Nonetheless, the upgrade was in order. In 1970, Southern California endured major wildfires for days and throughout several jurisdictions. And because multiple agencies were involved, the command structure was in disarray. Hence, in 1972, Firescope was developed for the wildfire command system since the magnitude of these fires were such that the command and control measures were impossible to track. It was originally established for use in the wildland, however, the National Wildland Coordinating Group realized that Firescope could be used to coordinate non-emergency incidents as well. By the 1980’s, this system was modified into the National Interagency Incident Management System. It was used as an all-incident system during that era.

During the mid — 80’s, Firescope and the NWCG developed our present National Incident Management System. The design of NIMS ICS was to be homogeneous with all departments. It is presently used universally as an all — incident management system. The common terminology, the command and control measures, the communication and the accountability of personnel are the elemental management tools of NIMS.

The incident command system and structure were developed for a command and control guide for all incidents that are responded to. However, there are departments that have introduced supplemental command and control procedures. One such is the “flow and go” tactical procedure that has the nozzle firefighter opening the nozzle as soon as entrance is made into the occupancy whether there is involvement or not. This methodology has the nozzle firefighter rotating a straight stream into the occupancy prior to making entry into the seat of the fire. Thus, causing excessive water damage and the creation of steam. The steam generates heat and reduces visibility adding difficulty to penetrating to the seat of the fire. This tactic has also changed ventilation procedures as well. Any vertical ventilation would not begin until the attack team has the fire under control. The use of positive pressure ventilation would be the primary source, but again it would not be initiated until the attack team has the fire suppressed. Hence, the visibility issue becomes more of a problem with the ventilation being withheld.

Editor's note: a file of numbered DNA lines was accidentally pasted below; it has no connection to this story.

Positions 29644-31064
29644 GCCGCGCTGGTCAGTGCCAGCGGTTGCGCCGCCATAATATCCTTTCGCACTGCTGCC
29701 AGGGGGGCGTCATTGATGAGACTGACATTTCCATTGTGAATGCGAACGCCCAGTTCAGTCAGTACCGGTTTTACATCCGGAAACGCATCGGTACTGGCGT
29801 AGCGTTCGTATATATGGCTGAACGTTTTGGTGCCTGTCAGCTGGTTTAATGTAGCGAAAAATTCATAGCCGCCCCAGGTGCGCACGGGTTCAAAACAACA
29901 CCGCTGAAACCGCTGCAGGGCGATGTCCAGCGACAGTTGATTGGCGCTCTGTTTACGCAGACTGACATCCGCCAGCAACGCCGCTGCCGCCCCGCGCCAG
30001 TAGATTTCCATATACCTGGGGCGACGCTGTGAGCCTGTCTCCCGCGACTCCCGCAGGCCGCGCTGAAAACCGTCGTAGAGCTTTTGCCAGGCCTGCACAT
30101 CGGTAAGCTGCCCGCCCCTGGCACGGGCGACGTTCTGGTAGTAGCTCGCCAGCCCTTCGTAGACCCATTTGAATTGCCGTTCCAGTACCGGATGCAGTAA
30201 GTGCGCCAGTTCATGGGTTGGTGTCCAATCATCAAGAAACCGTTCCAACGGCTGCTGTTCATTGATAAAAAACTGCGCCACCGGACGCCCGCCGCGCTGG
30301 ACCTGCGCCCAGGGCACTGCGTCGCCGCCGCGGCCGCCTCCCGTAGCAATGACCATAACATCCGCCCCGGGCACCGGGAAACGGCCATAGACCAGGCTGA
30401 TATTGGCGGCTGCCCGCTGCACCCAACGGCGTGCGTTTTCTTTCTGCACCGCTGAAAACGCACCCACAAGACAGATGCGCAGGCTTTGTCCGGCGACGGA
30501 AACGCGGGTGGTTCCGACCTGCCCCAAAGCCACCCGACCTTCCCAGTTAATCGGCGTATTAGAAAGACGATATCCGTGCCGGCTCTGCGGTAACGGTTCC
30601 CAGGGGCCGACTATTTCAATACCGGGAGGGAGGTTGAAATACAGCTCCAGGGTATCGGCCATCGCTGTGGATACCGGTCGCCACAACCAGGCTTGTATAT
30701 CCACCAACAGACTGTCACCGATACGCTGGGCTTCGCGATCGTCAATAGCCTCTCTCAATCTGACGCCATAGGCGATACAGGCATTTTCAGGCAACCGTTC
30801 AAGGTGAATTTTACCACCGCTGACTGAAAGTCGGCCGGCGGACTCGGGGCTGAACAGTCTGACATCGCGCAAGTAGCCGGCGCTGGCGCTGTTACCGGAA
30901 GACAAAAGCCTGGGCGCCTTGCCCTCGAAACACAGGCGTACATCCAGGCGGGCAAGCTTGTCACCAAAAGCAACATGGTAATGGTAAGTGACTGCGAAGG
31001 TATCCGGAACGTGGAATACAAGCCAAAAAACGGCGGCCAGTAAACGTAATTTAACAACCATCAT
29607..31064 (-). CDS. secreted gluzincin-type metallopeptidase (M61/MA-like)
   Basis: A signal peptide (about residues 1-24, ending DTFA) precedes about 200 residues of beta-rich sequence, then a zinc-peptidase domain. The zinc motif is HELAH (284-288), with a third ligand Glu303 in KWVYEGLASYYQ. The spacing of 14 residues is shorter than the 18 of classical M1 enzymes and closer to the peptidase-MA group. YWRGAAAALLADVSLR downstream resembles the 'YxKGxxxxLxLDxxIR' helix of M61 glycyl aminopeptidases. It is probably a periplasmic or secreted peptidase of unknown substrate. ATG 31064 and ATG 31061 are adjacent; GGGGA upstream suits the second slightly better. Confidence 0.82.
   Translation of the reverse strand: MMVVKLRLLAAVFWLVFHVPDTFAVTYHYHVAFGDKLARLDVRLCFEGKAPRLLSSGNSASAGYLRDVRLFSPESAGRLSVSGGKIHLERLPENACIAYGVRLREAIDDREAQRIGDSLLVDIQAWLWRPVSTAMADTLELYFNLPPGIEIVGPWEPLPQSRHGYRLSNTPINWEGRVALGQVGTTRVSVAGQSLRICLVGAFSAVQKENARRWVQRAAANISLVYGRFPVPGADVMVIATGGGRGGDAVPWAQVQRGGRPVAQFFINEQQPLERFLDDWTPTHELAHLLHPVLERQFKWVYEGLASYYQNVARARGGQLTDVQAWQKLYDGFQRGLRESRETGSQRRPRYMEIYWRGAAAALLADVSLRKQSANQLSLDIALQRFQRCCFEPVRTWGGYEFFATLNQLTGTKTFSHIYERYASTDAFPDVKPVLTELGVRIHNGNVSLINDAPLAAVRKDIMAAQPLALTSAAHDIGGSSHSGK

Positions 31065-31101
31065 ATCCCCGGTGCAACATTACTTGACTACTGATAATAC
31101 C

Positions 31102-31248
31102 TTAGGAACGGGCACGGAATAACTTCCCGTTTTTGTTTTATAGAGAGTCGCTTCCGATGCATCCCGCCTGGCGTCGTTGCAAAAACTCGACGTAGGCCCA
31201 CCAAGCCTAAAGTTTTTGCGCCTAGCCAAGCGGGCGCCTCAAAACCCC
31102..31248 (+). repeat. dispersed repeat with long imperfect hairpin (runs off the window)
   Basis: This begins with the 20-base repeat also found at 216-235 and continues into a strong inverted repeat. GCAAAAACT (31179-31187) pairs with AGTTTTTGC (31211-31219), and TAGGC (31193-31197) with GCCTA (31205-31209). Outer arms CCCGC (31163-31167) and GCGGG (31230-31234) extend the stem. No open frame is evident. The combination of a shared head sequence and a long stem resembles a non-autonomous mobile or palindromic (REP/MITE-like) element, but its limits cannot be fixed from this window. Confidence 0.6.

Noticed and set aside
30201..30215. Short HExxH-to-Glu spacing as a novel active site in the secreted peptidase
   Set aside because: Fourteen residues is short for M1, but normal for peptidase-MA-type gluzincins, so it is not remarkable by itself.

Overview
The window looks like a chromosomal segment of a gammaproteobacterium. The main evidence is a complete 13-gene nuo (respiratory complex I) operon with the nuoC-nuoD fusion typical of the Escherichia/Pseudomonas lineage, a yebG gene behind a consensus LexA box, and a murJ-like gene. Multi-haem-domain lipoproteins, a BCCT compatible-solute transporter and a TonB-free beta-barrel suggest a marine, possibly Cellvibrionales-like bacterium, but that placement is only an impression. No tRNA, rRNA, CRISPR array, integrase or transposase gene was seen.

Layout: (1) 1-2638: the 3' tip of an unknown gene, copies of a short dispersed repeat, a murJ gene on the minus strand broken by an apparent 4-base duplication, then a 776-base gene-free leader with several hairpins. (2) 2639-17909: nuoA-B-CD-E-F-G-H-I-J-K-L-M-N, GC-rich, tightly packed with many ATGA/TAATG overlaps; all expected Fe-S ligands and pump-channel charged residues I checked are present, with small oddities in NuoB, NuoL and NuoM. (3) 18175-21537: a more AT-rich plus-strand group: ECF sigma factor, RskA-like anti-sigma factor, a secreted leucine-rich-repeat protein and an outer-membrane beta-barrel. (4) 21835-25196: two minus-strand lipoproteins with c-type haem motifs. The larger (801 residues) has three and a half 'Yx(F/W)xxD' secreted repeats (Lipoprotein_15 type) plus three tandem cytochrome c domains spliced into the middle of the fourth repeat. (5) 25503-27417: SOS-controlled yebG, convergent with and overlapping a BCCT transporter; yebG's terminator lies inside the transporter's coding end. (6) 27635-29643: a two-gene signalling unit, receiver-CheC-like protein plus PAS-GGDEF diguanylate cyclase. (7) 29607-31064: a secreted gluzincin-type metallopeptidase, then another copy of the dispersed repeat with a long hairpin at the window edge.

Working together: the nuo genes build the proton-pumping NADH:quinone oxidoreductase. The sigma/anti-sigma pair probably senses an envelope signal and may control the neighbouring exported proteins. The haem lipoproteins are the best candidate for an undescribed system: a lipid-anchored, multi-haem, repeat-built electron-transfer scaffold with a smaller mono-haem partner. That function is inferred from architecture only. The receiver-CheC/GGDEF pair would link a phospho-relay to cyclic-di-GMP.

Another procedure that has been implemented is communicating the incident using a standard operating guideline prior to the size up which in turn could delay assessing the incident depending on the difficulty of recognizing the problem and therefore impeding any tactics being initiated or communicated. These operating guidelines mandate the procedures to be taken when the specific SOG is broadcasted.

Here is one procedure the old “brown booters” would have cringed to hear, the term “transitional attack:” cooling the outside before entering the occupancy. For them, it wasn’t an option. The situation warranted a rapid attack and to put the fire out. They were not taught to cool the outside nor to flow water through a window; just enter the occupancy and suppress the fire.

These supplemental command and control procedures may be viewed as giving ICS a “shot in the arm,” but are there any advantages or benefits gained with these courses of action in combating the incident?

As I reflect on the days of old and firefighting as it was, it saddens me that fighting a fire has become this involved. Granted, NIMS ICS was needed for the command and control to standardize management of the incident as well for the safety for the firefighters, but these supplemental procedures are obstacles to the effectiveness and efficiency in combating the “red monster.”

Whatever happened to putting the “wet stuff on the red stuff” and calling it a day?

Mike Nakamichi
Retired Battalion Chief
Seattle Fire Department, 46 years
Bachelor of Arts, Business, University of Washington
Former Instructor, Edmonds Community College, Fire Service Leadership
Former Instructor, NIMS ICS